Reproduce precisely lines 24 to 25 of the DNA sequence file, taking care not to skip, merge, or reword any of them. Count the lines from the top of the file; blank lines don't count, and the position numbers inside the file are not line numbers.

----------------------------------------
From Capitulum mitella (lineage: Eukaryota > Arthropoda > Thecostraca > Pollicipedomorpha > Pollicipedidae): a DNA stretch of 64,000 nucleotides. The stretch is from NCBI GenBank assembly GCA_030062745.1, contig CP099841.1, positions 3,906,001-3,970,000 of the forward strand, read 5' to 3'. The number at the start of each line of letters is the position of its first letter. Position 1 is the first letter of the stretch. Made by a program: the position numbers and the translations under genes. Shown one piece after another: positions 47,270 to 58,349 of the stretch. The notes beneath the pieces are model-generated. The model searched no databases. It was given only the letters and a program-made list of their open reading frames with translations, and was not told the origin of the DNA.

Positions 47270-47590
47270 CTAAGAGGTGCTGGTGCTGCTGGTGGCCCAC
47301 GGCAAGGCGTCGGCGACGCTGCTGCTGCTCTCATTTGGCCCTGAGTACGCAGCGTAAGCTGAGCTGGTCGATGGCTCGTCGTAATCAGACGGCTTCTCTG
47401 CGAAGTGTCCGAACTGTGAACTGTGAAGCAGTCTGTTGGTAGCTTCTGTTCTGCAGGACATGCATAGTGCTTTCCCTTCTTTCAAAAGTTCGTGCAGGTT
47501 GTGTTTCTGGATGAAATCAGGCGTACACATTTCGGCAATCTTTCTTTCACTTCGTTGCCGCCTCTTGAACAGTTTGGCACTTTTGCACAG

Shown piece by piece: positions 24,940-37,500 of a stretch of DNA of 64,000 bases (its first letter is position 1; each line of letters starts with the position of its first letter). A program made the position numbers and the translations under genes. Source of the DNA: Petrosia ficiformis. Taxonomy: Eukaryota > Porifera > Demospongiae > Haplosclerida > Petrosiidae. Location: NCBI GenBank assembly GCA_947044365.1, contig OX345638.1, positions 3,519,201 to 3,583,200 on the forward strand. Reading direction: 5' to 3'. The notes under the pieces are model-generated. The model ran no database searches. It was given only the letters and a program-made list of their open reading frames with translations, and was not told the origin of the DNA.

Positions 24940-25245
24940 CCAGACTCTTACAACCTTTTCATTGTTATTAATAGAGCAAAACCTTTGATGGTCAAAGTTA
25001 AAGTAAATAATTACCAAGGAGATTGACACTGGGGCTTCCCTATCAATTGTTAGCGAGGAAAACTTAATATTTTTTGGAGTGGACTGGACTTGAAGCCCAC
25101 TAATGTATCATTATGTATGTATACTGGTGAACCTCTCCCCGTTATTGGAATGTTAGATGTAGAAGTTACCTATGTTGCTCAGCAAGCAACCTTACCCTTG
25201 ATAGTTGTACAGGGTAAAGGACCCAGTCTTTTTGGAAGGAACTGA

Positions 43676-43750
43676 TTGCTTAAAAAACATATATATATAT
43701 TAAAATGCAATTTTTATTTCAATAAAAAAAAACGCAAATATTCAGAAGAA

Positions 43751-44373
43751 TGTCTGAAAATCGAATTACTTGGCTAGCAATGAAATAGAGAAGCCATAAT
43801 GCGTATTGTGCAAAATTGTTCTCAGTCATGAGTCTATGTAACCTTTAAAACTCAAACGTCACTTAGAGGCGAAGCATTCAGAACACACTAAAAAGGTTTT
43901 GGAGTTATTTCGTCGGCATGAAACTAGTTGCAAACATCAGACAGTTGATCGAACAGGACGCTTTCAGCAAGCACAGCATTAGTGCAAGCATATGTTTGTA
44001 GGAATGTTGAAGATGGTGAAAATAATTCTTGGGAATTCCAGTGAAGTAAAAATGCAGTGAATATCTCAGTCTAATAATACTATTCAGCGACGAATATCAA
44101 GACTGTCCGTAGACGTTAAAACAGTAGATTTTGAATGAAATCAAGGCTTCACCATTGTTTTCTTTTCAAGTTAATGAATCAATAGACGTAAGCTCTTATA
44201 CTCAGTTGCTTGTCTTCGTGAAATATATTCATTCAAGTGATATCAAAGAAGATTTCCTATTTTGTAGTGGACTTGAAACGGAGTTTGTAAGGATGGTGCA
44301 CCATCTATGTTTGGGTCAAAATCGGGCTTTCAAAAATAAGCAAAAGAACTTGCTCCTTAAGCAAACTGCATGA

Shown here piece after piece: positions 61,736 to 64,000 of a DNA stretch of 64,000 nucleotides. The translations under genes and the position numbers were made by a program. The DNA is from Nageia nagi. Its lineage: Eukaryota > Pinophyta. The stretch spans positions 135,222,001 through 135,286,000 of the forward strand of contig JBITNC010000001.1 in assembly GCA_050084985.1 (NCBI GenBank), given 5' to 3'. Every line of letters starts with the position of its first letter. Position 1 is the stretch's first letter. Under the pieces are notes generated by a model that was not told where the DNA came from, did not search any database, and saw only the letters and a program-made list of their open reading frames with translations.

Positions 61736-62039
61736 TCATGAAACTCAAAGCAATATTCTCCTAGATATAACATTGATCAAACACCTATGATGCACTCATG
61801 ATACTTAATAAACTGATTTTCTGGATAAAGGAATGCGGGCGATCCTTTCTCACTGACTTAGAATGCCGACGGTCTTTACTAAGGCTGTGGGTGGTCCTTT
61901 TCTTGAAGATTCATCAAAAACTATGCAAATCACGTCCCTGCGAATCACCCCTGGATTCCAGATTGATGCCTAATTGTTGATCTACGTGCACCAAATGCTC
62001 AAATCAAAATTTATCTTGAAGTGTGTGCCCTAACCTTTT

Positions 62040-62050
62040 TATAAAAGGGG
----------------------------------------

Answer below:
Shown here piece after piece: positions 61,736 to 64,000 of a DNA stretch of 64,000 nucleotides. The translations under genes and the position numbers were made by a program. The DNA is from Nageia nagi. Its lineage: Eukaryota > Pinophyta. The stretch spans positions 135,222,001 through 135,286,000 of the forward strand of contig JBITNC010000001.1 in assembly GCA_050084985.1 (NCBI GenBank), given 5' to 3'. Every line of letters starts with the position of its first letter. Position 1 is the stretch's first letter. Under the pieces are notes generated by a model that was not told where the DNA came from, did not search any database, and saw only the letters and a program-made list of their open reading frames with translations.

Positions 61736-62039